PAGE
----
Review: Sri Lanka’s Killing Fields: War Crimes Unpunished, Channel 4
In her 1977 collection of essays On Photography, writer and political activist Susan Sontag draws on a likeness between the vocabulary of hunting and photographing.
Lock. Load. Stalk. Aim. Shoot. Capture. Snapshot!
Decades later we find these words colouring the spoils of war; camera phones locked and guns fired. Photographs and footage of captured human prey are turned into visual plunder; ideological trophies that recall the blood that stains dismembered limbs, mourners that shroud maimed, anonymous bodies and the greed that flushes victors’ faces. Their staccato recordings and vilifying commentary quote incoherent moments from an all-too complex reality, actions cruel but intentions and contexts unknown.
Channel 4’s new documentary on the final stages of Sri Lanka’s civil war, Sri Lanka’s Killing Fields: War Crimes Unpunished aired last night in the United Kingdom. It provokes sensitivities with its vigilante promises of disturbing and distressing descriptions and footage of the shelling of civilians, executions, evidence of sexual assault and atrocities that occurred during April-May 2009.
Who was responsible? The investigation points to the highest levels of the Sri Lankan government, Jon Snow declares. A demand for justice that is ironically based on the incriminating audio-visual spoils of Sri Lankan soldiers whose trophy footage, alongside accounts from escapees, no doubt qualify as credible evidence.
Fifty-four minutes of graphic footage and damning testimonials from the humanitarian and diplomatic apparatus ensues, pointing virtuous fingers towards the likes of Sri Lankan President Mahinda Rajapaksa, Secretary to the Ministry of Defence Gotabhaya Rajapaksa (who the documentary incorrectly dubbed the Minister of Defence) and several high-ranking military officials who led Sri Lanka to its merciless victory in May 2009. The documentary is far from modest, sensational in its claims and frequently repeating the successes of its award-winning prequel, Sri Lanka: Killing Fields (aired on Channel 4, June 2011) as validation for its indubitable reliability.
What determines the success of this documentary?
I recall the devastating footage of naked prisoners being shot in the head, mutilated corpses of men and women, and the horrific aftermath of the infamous hospital shelling used to narrate the brutal tale of Sri Lanka’s last days at war.
A familiar sickness rises in my throat as I watch last night’s sequel. A father carrying his dead son wrapped in a polythene bag, a mother wailing over the cold bodies of her dead children, and a boy of no more than 11-12, allegedly LTTE leader Velupillai Prabhakaran’s youngest son, shot five times in the torso at close-range. An old rage lingers towards the cowardice of the LTTE and their crimes towards a people whose rights they claimed to fight for, the arrogance of a government which continues to deny the human cost of the war, and the apathy of a people who did not care to speak out against it either. Yet ultimately, I am unmoved by this wanton visual bombardment of violence and death.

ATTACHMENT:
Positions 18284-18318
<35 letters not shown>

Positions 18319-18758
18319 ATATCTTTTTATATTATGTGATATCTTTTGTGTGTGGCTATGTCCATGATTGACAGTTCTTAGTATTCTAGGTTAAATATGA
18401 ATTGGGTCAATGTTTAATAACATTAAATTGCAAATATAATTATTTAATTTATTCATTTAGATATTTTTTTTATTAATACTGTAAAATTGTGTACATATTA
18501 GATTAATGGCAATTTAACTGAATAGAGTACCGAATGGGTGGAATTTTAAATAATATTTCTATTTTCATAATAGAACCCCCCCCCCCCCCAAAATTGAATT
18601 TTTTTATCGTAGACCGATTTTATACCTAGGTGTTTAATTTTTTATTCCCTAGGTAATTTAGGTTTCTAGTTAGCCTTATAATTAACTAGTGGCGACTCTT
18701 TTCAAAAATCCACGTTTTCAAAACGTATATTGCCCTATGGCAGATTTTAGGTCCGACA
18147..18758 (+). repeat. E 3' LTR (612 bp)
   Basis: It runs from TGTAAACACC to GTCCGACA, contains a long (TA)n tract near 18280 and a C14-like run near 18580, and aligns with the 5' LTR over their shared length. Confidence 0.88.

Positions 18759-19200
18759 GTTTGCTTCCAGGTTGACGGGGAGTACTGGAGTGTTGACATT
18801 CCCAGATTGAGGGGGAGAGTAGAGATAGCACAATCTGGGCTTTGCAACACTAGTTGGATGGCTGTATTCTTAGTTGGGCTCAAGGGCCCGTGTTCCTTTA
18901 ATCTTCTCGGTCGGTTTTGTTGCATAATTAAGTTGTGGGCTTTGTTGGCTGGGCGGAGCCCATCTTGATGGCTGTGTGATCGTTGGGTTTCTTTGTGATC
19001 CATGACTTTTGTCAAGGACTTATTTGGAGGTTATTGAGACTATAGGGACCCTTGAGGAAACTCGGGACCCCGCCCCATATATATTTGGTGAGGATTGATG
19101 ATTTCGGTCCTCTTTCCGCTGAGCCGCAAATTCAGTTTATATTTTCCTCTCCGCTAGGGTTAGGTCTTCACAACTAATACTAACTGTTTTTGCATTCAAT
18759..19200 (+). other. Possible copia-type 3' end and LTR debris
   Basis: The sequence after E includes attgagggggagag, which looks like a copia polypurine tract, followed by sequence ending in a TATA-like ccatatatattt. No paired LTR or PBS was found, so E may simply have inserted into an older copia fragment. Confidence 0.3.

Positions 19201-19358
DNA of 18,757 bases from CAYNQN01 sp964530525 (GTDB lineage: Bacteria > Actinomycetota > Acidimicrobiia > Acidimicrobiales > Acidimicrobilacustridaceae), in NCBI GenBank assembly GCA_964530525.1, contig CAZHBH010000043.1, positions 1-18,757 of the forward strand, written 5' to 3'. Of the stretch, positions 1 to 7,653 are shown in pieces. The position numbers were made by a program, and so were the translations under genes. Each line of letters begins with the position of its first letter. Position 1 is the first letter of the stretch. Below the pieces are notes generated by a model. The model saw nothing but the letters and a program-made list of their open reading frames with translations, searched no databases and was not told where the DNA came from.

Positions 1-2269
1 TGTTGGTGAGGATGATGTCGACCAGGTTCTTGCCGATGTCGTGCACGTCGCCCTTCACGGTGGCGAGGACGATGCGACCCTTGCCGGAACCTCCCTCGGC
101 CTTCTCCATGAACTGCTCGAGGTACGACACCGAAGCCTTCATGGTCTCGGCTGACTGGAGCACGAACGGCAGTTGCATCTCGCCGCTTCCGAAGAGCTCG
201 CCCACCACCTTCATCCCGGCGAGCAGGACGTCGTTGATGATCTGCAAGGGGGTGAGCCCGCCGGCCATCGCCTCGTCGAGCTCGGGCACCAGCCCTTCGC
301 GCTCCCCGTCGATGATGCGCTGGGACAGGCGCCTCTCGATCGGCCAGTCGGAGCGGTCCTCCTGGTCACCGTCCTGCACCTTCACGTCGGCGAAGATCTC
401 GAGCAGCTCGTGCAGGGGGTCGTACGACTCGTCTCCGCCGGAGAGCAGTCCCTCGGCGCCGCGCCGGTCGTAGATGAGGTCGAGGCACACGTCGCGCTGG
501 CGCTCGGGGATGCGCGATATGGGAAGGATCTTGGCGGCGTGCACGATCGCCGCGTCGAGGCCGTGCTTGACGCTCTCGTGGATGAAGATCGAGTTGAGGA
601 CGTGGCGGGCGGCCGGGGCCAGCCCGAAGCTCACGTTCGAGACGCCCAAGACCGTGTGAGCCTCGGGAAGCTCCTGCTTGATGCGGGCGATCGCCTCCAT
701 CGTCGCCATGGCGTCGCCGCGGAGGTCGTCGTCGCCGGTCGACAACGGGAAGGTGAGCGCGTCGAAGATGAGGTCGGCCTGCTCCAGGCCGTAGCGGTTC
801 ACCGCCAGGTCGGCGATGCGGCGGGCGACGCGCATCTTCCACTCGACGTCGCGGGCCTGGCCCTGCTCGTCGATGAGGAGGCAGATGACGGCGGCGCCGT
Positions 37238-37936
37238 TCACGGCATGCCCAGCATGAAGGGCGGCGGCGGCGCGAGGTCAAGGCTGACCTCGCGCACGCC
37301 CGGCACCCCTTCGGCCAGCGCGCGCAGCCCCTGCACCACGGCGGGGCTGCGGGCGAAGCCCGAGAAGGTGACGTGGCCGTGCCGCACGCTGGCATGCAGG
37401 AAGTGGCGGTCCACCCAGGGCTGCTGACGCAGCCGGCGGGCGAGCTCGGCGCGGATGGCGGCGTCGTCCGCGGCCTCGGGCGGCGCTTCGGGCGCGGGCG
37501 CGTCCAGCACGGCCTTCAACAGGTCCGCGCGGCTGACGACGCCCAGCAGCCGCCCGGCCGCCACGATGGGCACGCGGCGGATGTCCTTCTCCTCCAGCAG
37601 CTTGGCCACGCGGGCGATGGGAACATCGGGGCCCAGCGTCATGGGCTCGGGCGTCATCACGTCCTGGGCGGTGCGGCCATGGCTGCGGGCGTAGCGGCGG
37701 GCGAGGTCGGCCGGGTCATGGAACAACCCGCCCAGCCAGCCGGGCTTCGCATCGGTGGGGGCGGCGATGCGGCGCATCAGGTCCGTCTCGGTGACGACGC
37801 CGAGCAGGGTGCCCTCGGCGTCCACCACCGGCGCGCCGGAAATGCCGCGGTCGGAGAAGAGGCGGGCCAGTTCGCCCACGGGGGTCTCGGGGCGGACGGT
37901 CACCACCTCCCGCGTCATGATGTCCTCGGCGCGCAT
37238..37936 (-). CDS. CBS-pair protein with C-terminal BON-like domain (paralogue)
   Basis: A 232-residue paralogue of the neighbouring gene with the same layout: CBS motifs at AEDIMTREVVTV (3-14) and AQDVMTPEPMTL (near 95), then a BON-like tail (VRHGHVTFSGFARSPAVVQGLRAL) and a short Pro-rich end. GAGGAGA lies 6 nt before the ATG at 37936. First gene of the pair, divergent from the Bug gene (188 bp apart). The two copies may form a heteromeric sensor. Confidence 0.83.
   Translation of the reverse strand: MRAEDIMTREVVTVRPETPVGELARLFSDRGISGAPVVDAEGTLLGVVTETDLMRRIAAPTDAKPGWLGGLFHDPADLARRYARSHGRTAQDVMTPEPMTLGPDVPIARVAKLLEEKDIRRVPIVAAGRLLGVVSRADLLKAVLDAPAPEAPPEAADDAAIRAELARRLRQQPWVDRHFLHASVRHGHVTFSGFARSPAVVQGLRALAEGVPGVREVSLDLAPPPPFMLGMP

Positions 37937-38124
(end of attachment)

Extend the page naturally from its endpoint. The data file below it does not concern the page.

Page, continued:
The documentary’s success lies in shocking, of pushing the watershed of polite television. In a desensitised age where offence and scandal sells awareness, I cannot help but wonder what War Crimes Unpunished hopes to accomplish? A success that bases its bold claims on the audio-visual spoils of war as proof of crimes against humanity? A success populated with nameless carcasses who cannot know justice nor dignity?
Nearly three years later, thousands of Sri Lanka’s displaced remain entrapped within the glossy promise of rapidly progressing infrastructure development, subjugated by unequal social, political and economic practices, and consequently unable to access rights and services. As far as reconciliation is concerned, idealistic policies are being plotted in the hallowed halls of ministries with long names and formless goals. Civil society remains complacent in its apathy, perhaps stirred by the fear of an overbearing Big Brother state. Killing Fields, they chortle, no doubt part of a great western conspiracy. They are certain because the government says it is so.
I wonder about those with no captions or titles beneath their names, those whose pain and most intimate tragedies were captured on the chance footage of a camera phone. Moments captured and highlighted, as examples of the documentary’s success, appear shockingly disconnected and fail to consider the very harsh realities of the Sri Lankan war.
Today’s Guardian television review irresponsibly dubs it a ‘proper piece of journalism that asked serious questions of President Mahinda Rajapaksa and his brother the defence secretary – questions that should be asked in a war crimes trial.’
Jon Snow demands justice and war crimes trials amidst a flow of international support.
It will perhaps succeed at best in riling up a few days of teenage social media slacktivism, turning the Rajapaksas and the Sri Lankan government into this week’s Kony.
Has it revealed to the United Nations, the USA or Britain (who are presently drafting a resolution against Sri Lanka at the UNHCR meeting in Geneva, three years after the fact) anything it wasn’t aware of already? Will it turn the geopolitical tides against Sri Lanka and bring the criminals of its war to justice?
These are unpredictable times.
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